Recently, PIANY members have asked the association questions about default judgments from group self-insured trusts. When asking their questions, they tend to state: I thought those were behind us.
The current issue
When the New York State Workers’ Compensation Board took over myriad GSITs (with members paying one-time payments), many trusts opted to file lawsuits against the state. While these legal challenges snaked through New York’s court system, the required payments from former members accrued interest. Now, the trusts that filed lawsuits have exhausted their legal options, and the WCB has sent notices to employers informing them that they are liable for paying the default judgments against the GSITs.
These judgments are divided amongst a number of defendants—if your client has been sent a letter from the WCB regarding a default judgment on one of these outstanding cases, your client should contact the WCB for more information.
A brief history
Several decades ago, New York employers that were in similar industries set up group self-insured trusts as a cheap alternative to workers’ compensation insurance. As part of the process of joining a GSIT, an employer assumed joint and several liability for the funding of the GSIT. However, the GSITs were not adequately funded, and they created issue for funding workers’ compensation claims (e.g., massive costs to employers that belonged to the GSITs, and the employers shared joint and several liability for funding the claims).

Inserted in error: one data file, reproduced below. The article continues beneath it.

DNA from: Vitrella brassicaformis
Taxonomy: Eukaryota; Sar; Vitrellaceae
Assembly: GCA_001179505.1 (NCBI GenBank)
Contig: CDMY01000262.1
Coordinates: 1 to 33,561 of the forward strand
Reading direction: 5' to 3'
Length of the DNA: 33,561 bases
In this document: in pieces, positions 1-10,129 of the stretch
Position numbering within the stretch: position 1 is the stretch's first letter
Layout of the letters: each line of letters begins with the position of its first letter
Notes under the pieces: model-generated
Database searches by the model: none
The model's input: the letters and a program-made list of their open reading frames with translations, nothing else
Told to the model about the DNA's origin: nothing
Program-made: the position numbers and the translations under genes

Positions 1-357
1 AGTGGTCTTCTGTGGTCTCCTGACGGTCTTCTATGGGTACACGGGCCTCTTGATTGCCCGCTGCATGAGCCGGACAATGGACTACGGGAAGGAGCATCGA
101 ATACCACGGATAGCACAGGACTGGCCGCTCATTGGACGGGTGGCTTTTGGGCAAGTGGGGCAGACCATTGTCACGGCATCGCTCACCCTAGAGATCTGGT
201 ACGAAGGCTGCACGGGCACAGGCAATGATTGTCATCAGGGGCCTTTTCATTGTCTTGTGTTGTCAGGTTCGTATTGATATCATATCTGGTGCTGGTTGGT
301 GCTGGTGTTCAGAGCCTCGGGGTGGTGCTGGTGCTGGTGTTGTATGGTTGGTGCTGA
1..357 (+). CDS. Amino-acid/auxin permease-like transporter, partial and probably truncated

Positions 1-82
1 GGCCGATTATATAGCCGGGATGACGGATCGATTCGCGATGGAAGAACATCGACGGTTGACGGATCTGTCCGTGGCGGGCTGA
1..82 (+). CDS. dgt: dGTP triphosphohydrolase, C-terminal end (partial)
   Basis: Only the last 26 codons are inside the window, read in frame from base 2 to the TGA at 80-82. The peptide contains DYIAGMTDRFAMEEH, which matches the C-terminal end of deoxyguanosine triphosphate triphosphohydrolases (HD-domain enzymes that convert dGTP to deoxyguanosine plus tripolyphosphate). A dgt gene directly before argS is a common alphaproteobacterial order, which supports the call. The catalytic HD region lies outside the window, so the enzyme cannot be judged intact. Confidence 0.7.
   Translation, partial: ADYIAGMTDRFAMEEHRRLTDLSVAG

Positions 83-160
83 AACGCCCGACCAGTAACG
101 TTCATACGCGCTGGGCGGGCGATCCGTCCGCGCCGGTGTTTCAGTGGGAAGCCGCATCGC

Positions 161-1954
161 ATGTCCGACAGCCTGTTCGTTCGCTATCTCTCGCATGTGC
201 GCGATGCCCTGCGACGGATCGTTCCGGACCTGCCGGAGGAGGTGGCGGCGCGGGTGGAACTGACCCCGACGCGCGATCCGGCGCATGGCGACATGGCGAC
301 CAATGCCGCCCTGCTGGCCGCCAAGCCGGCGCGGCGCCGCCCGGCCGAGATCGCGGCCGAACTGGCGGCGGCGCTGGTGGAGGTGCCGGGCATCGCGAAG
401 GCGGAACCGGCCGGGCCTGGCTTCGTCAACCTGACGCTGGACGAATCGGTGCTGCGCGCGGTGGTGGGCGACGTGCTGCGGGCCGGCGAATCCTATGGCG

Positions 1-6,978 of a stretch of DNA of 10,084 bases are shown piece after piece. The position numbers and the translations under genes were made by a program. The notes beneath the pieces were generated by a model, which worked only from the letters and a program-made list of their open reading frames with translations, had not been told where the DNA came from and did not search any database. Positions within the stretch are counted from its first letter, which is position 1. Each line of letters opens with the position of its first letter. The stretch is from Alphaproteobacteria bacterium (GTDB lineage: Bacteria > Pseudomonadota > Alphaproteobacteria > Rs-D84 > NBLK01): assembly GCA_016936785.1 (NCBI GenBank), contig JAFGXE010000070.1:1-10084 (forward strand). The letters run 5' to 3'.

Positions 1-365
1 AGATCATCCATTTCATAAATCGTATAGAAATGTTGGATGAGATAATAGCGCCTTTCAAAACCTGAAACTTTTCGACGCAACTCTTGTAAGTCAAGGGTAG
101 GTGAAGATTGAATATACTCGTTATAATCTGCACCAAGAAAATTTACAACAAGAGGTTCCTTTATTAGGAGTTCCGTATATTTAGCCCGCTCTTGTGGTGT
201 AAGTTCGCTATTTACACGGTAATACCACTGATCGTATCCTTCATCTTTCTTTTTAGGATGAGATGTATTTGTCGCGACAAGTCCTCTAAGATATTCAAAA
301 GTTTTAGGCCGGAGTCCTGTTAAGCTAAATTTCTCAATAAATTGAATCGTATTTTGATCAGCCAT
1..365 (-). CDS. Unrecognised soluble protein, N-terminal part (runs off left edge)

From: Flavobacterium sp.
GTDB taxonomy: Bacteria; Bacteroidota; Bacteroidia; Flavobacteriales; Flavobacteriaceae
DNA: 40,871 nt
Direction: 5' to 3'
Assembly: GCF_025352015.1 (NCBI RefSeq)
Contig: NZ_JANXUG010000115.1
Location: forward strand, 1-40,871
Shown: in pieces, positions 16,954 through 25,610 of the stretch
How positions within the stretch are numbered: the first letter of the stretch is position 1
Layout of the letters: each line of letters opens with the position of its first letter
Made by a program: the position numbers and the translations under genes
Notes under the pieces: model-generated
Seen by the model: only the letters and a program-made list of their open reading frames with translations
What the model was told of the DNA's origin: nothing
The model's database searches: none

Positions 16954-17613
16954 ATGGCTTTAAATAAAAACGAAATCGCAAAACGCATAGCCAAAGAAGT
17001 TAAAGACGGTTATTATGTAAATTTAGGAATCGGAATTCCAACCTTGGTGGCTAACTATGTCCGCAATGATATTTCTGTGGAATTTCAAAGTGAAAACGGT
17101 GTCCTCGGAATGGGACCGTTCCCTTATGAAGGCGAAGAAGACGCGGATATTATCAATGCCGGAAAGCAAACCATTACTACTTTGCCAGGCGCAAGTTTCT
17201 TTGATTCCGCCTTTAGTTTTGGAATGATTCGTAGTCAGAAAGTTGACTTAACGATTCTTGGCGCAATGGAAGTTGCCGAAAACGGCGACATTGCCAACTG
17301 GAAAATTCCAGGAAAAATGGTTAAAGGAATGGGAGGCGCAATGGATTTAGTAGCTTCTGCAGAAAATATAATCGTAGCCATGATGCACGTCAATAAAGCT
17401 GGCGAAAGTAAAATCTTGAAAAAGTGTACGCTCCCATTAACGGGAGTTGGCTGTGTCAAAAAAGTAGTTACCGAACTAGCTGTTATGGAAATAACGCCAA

As a result of assuming joint and several liability upon joining a GSIT, all members shared liability for the claims and subsequent insolvency of the trust. To stabilize the situation, legislation allowed the WCB to assume liability for the claims and required each GSIT member to pay a one-time assessment.
The WCB files reports on the progress of resolving the insolvent GSITs. The most recent report from December 2019 lists the GSITs from which the WCB continues to collect funds.
How to help your clients
If your clients receive information regarding a default judgment, the report highlighted in this article can provide more information on the trust and the number of defendants.
Additionally, it provides further information on the WCB collections procedures.
For more information on group self-insured trusts, see the following PIA Northeast resources:
- Group self-insured trusts current summary of funding status in the PIA QuickSource library
- Self-insured programs–employers’ liability in the Ask PIA library